For all of his success, John Roen was not immune to tragedy. In July 1943, his seven-year-old son, John Roen Jr., struck his head and drowned while playing near a dock. Grief stricken, Captain Roen would channel his loss into the greatest accomplishment of his career and, in doing so, would bring a tremendous sense of pride to his company, his family, and his hometown of Sturgeon Bay.
A month before the loss of his son, Captain Roen had been asked to bid on a salvage job to raise the George M. Humphrey from the Mackinac Straits. The 600-foot freighter had gone down loaded with nearly 14,000 tons of iron ore in dense fog after colliding with the D.M. Clemson on June 15, 1943. The ship lay in approximately 75 feet of water in the middle of a shipping lane of treacherous currents and
presented many problems for navigation. Although a salvage expert who knew those waters better than almost anyone, Captain Roen declined to bid on the project. It was not until after John Jr.’s death that Roen reconsidered, and in the fall of 1943 John Roen agreed to take on the task of raising the Humphrey. If he could raise her, he would own her. If not, he would get nothing and would have to absorb the salvage costs. There was much to lose, and even more to gain.
That fall, Captain Roen and his crews salvaged 9,000 tons of ore from the freighter, lightening her load significantly. Through the winter of 1944, Roen sketched out calculations and drawings and built models of how he would raise the Humphrey. He practiced in his bathtub and later in tanks with scale models until he and his crew were sure they knew how to raise the ship.
In the spring, buoyed by months of practice, Captain Roen and his men set out to raise the Humphrey. In a series of maneuvers, Roen positioned a barge over the wreckage and filled her ballast tanks with water, effectively sinking the barge to its lowest point in the water. Divers then tightened the cables that attached the barge to the Humphrey and the water was pumped out of the barge’s ballasts, thus raising her from the floor of the straits by six to eight feet. The Humphrey could then be towed to shallower water and gently touched down. The maneuver would be repeated, eventually using two barges, one on either side of the sunken freighter. After much careful work, the ship was raised to the point that the hole in her starboard side could be patched. On September 18, 1944, the Humphrey arrived under the tow of the tug John Roen III into the Bay of Sturgeon Bay. The freighter was welcomed to town by an enthusiastic crowd that had gathered along the route to celebrate what Popular Mechanics called “a feat unparalleled in American Marine history.”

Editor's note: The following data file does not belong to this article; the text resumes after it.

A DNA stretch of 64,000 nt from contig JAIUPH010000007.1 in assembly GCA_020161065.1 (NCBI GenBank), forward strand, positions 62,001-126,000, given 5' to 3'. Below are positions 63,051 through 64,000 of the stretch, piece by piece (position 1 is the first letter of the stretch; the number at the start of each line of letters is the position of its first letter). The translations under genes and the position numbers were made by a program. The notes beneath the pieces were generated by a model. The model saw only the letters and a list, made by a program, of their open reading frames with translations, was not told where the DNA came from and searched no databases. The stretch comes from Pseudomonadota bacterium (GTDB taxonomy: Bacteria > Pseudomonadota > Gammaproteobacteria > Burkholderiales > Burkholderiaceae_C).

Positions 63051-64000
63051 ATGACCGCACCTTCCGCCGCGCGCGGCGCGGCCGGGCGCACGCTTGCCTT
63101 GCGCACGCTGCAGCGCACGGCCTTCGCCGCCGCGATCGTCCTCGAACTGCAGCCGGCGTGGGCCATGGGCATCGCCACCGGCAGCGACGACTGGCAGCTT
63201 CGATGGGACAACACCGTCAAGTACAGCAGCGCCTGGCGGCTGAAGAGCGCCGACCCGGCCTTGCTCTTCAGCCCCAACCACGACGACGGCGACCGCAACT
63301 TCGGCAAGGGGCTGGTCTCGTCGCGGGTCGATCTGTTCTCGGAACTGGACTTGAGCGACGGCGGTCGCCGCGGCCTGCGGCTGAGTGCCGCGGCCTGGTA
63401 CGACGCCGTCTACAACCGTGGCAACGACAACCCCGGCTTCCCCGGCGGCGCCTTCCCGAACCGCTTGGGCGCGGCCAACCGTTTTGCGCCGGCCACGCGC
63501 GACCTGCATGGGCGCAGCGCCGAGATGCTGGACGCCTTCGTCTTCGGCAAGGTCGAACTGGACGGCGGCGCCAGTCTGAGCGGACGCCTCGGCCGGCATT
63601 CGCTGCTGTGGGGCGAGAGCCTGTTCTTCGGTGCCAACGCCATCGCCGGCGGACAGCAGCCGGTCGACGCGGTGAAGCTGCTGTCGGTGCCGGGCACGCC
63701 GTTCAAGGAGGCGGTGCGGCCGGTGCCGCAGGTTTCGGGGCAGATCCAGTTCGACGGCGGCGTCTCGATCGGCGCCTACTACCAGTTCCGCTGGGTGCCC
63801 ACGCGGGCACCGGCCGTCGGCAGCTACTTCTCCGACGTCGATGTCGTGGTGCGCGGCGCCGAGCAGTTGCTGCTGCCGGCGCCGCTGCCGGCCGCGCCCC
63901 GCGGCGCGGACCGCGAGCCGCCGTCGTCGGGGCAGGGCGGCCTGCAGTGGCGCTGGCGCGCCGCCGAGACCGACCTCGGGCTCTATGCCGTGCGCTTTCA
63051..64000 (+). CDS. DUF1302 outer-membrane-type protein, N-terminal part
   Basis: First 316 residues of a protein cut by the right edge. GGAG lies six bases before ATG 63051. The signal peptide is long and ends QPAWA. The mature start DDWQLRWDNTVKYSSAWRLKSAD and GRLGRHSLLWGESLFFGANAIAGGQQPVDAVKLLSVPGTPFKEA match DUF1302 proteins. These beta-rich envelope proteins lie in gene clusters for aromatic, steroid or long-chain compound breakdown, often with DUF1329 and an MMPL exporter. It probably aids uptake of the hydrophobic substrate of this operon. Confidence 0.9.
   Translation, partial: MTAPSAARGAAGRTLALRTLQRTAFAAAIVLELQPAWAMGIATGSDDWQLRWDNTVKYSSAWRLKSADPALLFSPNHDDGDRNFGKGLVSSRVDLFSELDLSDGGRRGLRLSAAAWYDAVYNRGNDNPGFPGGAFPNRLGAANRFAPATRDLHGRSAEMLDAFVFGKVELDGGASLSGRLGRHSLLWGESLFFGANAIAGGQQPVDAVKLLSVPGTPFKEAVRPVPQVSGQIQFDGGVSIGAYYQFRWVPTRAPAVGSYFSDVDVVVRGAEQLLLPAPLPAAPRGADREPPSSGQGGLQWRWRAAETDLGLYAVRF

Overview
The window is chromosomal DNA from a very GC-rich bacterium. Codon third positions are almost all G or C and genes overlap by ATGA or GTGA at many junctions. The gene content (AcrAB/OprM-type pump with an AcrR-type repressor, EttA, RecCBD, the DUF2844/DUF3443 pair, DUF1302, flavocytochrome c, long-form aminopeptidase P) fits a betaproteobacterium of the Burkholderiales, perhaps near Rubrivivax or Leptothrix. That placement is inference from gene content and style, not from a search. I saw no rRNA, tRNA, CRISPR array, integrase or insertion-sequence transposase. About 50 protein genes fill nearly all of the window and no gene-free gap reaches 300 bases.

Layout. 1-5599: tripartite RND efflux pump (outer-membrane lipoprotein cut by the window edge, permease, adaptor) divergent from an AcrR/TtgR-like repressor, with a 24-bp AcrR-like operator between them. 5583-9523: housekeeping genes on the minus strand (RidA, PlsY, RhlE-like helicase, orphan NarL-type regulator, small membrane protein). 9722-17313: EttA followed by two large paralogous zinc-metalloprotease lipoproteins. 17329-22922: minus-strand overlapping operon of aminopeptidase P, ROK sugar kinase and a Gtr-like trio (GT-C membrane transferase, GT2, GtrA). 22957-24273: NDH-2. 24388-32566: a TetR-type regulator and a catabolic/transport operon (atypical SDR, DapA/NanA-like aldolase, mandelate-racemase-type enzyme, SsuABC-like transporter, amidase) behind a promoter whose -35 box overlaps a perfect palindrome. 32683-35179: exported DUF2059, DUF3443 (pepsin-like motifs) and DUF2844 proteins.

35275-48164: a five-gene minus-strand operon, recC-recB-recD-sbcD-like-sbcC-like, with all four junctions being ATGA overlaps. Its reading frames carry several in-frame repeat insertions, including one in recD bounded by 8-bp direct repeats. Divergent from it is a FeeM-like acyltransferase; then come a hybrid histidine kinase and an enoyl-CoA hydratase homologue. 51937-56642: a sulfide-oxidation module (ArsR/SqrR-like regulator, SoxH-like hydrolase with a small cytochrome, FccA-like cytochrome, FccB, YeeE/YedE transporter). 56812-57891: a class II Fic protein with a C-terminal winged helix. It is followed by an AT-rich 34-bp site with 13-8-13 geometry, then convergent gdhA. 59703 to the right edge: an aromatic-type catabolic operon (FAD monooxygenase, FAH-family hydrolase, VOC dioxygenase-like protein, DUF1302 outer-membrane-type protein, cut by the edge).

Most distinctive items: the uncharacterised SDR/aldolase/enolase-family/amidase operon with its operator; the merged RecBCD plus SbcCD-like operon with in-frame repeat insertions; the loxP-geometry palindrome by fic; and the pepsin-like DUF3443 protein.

John Roen would continue to be a forerunner in maritime accomplishments, winning the tug races in Detroit in 1952 and 1953 and launching an Atlantic fishing fleet out of Boston, which was run from Sturgeon Bay. Roen would also be on the forefront of another Door County industry when he purchased 425 acres of cherry and apple trees in Ellison Bay, called Roen’s Orchard.
John Roen’s daughter Hilda and her husband Charles Asher would launch Roen Salvage in 1949 and run it until 1985 when their son and current President, John Roen Asher, took over. There have been lean years for the company, but by diversifying and providing great service and end results, Roen Salvage has managed to survive and thrive as Great Lakes marine contractors. In the process, the company has provided long-term, well-paying jobs to county residents and has remained very active in the community.
To learn more about John Roen’s maritime legacy, visit the John R. Asher Gallery at the Door County Maritime Museum in Sturgeon Bay and take a tour of the tug John Purves, a vessel brought back to Sturgeon Bay and refurbished in large part due to the Asher family’s efforts.
Roen Salvage is a marine construction company specializing in dredging, stone breakwater and offshore construction, and hydrographic surveys. They provide jobs for 21 full-time employees and up to 25 seasonal workers and have been recognized as Contractor of the Year by the U.S. Army Corps of Engineers.